She wept and wept until there was nothing left. Her face was set in a mask of stone-cold anger as she rose slowly to her feet, bracing herself against the surging flow of the stream. Her dripping hands tightened into fists and she threw them at the sky as she screamed a the top of her lungs, the raw, primeval sound rolling through the empty valley.
"No school tomorrow, then!" Will shouted to Chester as the Miners' Train bore them away from the Colony, hurtling deeper into the bowels of the earth.
They erupted into hysterical laughter, but this was short-lived and they soon fell silent, happy just to be reunited. As the steam engine hammered along the rails, they didn't move from the bed of the massive, open-topped train car where Will had discovered Chester hiding under a tarpaulin.
After several minutes, Will drew his legs up in front of him and rubbed his knee, which still hurt from the rather haphazard landing on the train some miles back. Noticing this, Chester shot him a questioning look, to which Will gave his friend the thumbs-up and nodded enthusiastically.
"How did you get here?" Chester shouted, trying to make himself heard over the din of the train.
"Cal and me," Will yelled back, pointing over his shoulder to indicate the front of the train, where he'd left his brother. Then Will waved upward to the tunnel roof flashing over them, "…jumped… Imago helped us."
"Imago helped us!" Will repeated.
"Imago? What's that?" Chester shouted even louder, cupping his hand over his ear.
"Doesn't matter," Will mouthed, shaking his head slowly and wishing that they could both lip-read. He gave his friend a grin and shouted, "Just brilliant you're OK!"
He wanted to give Chester the impression there was nothing to be worried about, although his mind was clouded with concern for the future. He wondered if his friend was even aware that they were headed for the Deeps, a place the people of the Colony spoke of with dread.
Will swiveled his head around to peer at the end panel behind him. From what he'd seen so far, the train and each of the freight cars it was pulling were on a scale several times larger than anything he'd ever encountered on the surface. He wasn't looking forward to the journey back to where his brother was waiting. Getting here had been no mean feat: Will knew that even the smallest misjudgment might have meant that he'd have slipped onto the track below and most probably been mashed by the giant wheels that ground and sparked on the thick rails. The thought alone was t
"Ready to go?" he shouted to Chester.
His friend nodded and rose uncertainly to his feet. Clinging to the end of the car, he braced himself against the incessant seesawing as the train wove around several bends in the tunnel.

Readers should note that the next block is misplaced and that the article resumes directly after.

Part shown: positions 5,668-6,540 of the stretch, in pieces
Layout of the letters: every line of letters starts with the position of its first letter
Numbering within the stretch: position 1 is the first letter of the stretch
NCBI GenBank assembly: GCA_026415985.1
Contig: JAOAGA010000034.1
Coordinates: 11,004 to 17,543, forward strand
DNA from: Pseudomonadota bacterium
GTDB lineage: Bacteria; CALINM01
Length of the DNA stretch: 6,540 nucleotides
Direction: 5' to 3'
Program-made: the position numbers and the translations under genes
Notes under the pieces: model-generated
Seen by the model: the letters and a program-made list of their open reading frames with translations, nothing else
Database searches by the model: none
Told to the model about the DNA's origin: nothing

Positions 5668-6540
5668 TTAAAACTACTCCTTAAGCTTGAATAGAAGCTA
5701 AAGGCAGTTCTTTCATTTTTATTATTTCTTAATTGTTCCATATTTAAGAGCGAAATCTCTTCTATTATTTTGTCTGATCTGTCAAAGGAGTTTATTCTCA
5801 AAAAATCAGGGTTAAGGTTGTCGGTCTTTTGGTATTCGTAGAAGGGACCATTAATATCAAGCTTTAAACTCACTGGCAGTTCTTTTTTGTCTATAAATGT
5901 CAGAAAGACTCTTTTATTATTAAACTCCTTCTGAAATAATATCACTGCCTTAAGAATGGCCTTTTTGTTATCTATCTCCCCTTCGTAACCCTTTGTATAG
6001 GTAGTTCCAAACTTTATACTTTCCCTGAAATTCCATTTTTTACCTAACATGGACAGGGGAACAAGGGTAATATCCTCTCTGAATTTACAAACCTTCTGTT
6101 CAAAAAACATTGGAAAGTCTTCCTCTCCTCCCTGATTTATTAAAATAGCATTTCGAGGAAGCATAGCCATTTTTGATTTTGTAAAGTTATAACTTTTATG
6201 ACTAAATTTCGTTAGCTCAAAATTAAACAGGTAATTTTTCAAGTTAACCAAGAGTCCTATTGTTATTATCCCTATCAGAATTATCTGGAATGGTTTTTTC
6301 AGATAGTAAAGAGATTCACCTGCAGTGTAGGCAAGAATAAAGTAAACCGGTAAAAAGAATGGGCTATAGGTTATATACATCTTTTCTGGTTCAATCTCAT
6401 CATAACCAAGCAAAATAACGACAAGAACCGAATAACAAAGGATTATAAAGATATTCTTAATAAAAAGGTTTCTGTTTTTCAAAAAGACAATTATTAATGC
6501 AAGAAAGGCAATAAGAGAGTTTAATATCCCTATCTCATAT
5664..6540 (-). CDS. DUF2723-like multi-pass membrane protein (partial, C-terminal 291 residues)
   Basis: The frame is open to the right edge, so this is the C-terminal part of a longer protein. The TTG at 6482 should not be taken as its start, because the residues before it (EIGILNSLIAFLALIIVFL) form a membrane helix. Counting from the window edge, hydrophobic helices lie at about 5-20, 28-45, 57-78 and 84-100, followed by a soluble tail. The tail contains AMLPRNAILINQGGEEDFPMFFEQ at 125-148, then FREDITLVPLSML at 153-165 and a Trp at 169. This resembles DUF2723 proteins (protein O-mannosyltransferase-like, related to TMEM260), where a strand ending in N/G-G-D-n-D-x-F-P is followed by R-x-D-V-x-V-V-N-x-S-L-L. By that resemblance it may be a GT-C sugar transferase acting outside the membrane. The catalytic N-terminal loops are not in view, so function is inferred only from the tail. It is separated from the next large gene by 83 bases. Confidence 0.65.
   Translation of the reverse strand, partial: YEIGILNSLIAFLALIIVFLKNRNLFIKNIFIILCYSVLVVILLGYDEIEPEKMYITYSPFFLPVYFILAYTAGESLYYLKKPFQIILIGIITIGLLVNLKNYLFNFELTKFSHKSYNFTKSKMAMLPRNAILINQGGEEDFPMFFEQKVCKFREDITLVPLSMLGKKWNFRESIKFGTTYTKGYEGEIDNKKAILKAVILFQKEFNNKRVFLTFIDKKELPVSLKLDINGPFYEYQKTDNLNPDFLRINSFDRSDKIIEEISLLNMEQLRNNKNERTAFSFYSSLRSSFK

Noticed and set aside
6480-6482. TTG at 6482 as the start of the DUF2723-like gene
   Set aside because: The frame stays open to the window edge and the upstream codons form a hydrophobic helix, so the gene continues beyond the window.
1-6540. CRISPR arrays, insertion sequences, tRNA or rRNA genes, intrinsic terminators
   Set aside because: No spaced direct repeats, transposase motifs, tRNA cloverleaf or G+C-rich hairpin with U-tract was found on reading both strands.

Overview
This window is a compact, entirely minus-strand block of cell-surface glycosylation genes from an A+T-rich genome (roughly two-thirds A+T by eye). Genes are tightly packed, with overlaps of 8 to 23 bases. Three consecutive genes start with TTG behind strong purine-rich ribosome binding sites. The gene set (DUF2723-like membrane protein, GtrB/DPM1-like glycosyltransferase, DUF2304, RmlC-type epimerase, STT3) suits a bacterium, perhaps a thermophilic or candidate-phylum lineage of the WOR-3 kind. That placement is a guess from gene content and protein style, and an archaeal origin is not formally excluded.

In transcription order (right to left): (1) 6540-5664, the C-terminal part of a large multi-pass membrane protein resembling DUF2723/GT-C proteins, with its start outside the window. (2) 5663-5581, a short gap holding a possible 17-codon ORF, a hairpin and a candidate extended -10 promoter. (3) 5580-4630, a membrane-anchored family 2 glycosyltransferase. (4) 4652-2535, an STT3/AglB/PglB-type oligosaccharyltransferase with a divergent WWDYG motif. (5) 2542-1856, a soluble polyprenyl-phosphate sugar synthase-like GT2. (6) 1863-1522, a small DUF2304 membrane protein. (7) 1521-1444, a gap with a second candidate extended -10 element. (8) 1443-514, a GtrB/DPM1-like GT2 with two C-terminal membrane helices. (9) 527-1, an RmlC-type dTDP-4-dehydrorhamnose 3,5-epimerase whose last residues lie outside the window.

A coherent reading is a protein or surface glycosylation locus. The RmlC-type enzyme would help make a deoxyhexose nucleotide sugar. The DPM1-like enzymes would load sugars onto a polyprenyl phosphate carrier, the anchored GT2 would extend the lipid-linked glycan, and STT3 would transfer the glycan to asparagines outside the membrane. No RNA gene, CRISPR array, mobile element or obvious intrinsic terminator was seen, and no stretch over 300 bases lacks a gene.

He was dressed in the short coat and thick pants that were the usual garb in the Colony, but as the coat flapped open, Will was dismayed by what he saw.
Chester had been nicknamed Chester Drawers at school for his imposing physique, but, looking at him now, he seemed to have wasted away. His face was gaunter and his body had lost much of its bulk. Incredible as it seemed to Will right then, his formerly hefty friend now appeared to be almost frail. Will labored under no illusions as to how appalling the conditions in the Hold were. It wasn't long after he and Chester had first stumbled onto the subterranean world that they'd been caught by a Colonist policeman and thrust into one of the dark, airless prison cells. But Will had only been held there for about a fortnight — Chester had suffered a considerably longer ordeal. Months of it.
Will caught himself staring at his friend and quickly averted his eyes. He was racked with guilt, knowing that he was to blame for everything Chester had endured. He, and only he, had been responsible for dragging Chester into all this, driven by his impulsiveness and his single-minded determination to find his missing father.
Chester said something, but Will didn't catch a word of it, studying his friend under the illumination cast by the light orb in his hand as he tried to read his thoughts. Every exposed inch of Chester's face was pasted with a layer of filth from the sulfurous smoke constantly streaming past them. It was so thick that it looked like one big smudge broken only by the whites of his eyes.
From what little Will could see, Chester certainly wasn't a picture of health. In among the dirt mask were raised purple blotches, some with a hint of redness where the skin appeared to be broken. His hair, grown so long it was beginning to curl at the ends, was greasy and stuck to the sides of his head. And from the way Chester was looking back at him, Will assumed that his own appearance was equally shocking.